You’ve been in your role for 30-60 days. You’ve gotten out in the field and seen first-hand what’s going on with customers and employees. You’ve started collecting people to go along with your observations. You’ve sorted your insights into what’s right, wrong, unclear, and missing about this organization.

Maybe your analysis looks something like this.

Four Helpful Lists Filled In

It’s time to plan some action. But not any old action. Anyone can get busy. The relentless pressure you’ll feel to DO SOMETHING will tempt you to jump into the busy-ness pit. Stop. Think.

Look especially for high leverage change opportunities, those places where you can push a little and get a lot of result.  Here’s what to look for:

  • Avoid this!

    Avoid this!

    Push Levers, Not Rocks – Look for initiatives where focused effort on a relative few people, processes, or customers will touch many others. For instance, if your problem is improving how your sales organization interacts with customers, it will be tempting to focus energy on training front-line salespeople. That’s pushing a very large rock uphill and probably the wrong place to start. Instead, ask yourself where the high-leverage few are. Usually that’s going after sales managers or opinion leaders in the sales organization.

  • Find Double-sided Initiatives – You’re new into a culture with unwritten rules on how things run and what matters. If you want your ideas to be accepted, look for initiatives that can be positioned in at least two ways – to appeal to the existing cultural norms and to drive the organization toward the new cultural rules that you want to instill. So if the existing culture is cost and numbers driven and you want to foster a customer-obsessed culture, look for initiatives that can be positioned as reducing costs to your corporate colleagues while you emphasize the impact on customers to your own team. Avoid if possible single-sided moves that only play to the existing culture or the desired culture. If you completely conform to the current culture, you lose your edge for change. If you ignore the current culture in the zealous pursuit of change, it’s only a matter of time before the organization spits you out.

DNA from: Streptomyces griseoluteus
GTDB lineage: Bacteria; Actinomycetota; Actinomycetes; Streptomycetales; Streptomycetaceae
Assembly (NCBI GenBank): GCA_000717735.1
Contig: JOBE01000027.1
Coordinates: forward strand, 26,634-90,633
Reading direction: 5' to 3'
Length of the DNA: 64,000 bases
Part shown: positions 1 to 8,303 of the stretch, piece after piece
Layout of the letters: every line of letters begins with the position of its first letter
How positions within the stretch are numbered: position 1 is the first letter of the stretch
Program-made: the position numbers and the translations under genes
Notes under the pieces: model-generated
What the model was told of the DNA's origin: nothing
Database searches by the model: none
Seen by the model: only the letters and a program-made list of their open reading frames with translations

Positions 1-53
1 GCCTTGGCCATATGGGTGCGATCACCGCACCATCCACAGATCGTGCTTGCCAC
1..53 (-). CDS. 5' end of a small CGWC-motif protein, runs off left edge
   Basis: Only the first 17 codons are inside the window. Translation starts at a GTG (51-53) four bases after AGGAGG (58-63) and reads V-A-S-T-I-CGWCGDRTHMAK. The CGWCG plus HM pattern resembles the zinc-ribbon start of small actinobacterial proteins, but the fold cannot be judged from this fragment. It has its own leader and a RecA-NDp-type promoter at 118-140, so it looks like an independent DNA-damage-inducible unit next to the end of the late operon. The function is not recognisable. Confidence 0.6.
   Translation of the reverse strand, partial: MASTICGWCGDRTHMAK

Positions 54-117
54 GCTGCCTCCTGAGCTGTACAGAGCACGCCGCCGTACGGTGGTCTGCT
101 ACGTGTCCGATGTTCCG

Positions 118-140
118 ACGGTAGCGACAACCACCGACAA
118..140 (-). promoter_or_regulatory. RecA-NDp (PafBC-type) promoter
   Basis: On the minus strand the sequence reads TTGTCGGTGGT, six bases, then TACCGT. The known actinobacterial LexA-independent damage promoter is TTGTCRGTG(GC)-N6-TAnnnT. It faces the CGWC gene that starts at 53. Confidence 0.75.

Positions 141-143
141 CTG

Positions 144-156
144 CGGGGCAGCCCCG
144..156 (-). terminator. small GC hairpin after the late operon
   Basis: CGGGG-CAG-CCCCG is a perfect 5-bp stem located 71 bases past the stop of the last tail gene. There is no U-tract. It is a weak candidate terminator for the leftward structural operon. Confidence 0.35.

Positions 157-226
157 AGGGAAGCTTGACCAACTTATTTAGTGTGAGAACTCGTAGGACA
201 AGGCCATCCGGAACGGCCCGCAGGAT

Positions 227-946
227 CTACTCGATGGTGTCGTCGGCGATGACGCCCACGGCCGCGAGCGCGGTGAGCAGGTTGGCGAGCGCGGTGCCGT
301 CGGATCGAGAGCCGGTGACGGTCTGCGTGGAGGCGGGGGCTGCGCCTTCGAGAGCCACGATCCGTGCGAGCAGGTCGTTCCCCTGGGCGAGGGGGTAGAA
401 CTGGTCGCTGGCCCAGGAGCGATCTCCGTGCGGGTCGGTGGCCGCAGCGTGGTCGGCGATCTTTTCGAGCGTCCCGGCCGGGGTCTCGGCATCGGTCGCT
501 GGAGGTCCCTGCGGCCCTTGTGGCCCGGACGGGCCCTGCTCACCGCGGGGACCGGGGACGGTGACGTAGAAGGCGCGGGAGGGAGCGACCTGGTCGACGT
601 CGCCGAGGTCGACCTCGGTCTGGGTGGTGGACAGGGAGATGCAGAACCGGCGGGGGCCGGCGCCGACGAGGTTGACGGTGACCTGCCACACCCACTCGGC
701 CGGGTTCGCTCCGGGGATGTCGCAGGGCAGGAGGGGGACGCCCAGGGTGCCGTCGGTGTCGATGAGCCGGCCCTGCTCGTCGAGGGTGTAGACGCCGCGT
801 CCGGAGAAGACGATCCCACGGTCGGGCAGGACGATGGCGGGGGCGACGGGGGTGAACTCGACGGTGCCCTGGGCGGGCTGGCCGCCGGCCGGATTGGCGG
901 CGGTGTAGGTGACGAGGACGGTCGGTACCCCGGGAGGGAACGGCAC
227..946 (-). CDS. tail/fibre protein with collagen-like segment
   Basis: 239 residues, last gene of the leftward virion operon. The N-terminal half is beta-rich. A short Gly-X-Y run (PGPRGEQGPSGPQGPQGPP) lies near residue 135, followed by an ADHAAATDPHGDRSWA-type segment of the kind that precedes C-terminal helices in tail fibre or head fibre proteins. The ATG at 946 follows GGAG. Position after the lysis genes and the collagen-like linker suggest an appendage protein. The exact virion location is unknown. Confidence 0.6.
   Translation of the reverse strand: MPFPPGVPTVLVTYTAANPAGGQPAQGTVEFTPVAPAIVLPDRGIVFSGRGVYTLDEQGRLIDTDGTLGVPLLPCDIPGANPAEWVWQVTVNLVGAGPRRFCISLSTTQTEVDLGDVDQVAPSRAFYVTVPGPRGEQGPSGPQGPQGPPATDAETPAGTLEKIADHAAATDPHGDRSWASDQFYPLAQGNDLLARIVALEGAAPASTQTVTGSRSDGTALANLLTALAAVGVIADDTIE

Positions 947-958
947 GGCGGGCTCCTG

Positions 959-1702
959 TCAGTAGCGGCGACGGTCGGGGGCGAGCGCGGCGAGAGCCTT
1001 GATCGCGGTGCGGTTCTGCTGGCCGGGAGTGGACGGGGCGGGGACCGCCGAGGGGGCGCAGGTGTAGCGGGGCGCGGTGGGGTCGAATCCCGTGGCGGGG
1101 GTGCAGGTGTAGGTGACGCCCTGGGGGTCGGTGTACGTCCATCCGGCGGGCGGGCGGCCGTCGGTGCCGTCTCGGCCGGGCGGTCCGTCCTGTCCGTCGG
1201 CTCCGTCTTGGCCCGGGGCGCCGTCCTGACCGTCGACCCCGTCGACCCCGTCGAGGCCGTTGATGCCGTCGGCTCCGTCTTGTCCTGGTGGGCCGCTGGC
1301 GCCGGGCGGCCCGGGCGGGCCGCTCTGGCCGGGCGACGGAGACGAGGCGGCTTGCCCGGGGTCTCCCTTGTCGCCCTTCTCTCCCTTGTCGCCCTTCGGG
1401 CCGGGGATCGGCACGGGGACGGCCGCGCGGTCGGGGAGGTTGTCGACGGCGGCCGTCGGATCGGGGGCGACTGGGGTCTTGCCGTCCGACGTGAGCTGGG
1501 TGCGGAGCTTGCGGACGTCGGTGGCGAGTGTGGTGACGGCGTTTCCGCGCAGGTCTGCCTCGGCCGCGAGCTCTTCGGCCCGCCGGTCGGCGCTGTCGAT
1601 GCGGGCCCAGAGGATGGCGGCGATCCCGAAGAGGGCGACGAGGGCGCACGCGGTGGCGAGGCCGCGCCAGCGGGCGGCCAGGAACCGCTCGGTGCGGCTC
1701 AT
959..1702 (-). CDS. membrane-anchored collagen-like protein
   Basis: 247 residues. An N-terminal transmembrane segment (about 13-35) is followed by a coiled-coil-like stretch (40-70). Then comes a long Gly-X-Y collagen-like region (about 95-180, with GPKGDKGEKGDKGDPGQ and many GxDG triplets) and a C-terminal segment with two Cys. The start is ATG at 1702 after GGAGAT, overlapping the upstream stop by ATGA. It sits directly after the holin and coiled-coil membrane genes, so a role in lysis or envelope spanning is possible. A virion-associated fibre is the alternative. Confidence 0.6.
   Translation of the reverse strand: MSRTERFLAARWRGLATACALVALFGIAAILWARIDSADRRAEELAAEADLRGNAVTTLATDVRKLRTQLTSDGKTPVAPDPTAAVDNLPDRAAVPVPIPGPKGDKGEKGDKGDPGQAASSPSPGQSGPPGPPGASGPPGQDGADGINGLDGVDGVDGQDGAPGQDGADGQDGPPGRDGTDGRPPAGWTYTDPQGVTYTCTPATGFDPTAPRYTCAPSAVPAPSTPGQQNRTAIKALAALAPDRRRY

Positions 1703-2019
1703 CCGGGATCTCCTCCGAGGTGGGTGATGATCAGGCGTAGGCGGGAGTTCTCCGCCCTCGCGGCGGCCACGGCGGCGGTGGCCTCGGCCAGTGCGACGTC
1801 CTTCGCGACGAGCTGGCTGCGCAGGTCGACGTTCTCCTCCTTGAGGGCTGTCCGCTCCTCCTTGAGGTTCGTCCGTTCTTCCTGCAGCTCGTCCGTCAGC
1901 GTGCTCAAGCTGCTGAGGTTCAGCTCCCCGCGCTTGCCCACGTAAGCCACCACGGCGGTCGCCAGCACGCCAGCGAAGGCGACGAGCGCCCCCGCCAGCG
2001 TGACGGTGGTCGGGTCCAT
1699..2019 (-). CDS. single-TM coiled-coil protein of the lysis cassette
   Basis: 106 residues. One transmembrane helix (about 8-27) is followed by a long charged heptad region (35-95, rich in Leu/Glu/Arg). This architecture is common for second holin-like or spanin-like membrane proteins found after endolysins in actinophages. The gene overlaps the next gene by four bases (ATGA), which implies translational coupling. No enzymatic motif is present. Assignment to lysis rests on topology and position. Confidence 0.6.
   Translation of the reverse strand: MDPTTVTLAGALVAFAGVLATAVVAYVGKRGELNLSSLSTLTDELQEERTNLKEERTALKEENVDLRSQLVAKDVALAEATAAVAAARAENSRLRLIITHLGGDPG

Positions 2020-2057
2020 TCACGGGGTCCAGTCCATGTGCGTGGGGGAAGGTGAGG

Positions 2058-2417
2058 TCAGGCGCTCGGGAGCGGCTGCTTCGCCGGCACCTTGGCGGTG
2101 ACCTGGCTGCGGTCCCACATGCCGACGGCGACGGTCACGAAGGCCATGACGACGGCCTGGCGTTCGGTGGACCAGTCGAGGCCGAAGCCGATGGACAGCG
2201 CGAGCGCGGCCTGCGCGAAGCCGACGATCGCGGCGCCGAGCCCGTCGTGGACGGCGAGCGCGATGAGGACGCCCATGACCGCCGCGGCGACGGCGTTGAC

• Select Symbolic Initiatives – Look for efforts around which you can wrap your change story. So if you’re trying to change the culture from being casual toward customers to being customer-obsessed – and you’ve chosen your sales leaders as the leverage point – be ready to explain the initiative in terms of how it supports that change and why that change is important. The argument for driving a customer referral program could go something like this:

    • “Delighting customers isn’t just a feel-good thing to do. It’s the smartest way for us to run our business and to protect ourselves from powerful new entrants to our market.”

    • “While our salespeople are the ones who most directly touch customers, our leaders are the ones who create an environment that drives how salespeople think and act. It’s our job as leaders to make selling easier over time and there’s no better way to do that than to get customers spreading the love.”

    • “We’re going to invest in and measure an initiative to help salespeople generate and track leads from referrals. But we’re going to deliver this program entirely through our sales leaders because you are the ones to make this happen.”

To make the initiative really symbolic, be ready to both publicly recognize progress and firmly deal with those who don’t get on board. And by firmly deal with, I mean potentially letting some of those people go. You don’t have to be nasty, but you do have to be resolute based on the business case and your principles.

Observe. Diagnose. Select. Act. You’re on your way.

Noonday Sun

Be bright.


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Where to Start When You’re a Change Agent

By: On April 1, 2014

Dear Change Agent,

Let’s start with the bad news. If they hired you to be a “change agent,” it means you automatically have a target on your back. Companies hire change agents and “thought leaders” when they’re scared to death to do the hard stuff, unsure what to do, or both. I’ve known quite a few people hired into these roles and many of them end up leaving the company – sometimes with the thanks and accolades, but often without.

But you wouldn’t have taken this role if you were faint-hearted or looking for a safe job. Where to start? Like in most of life, there’s an inner game and an outer game. The inner game almost always comes first. You have to decide on the mindset you’re going to use in this job. While I’m tempted to give you happy talk about how you can choose your mindset – and that’s true to some extent – I want to acknowledge that circumstances will probably influence the way you play the game.

Which set of circumstances best describe your situation?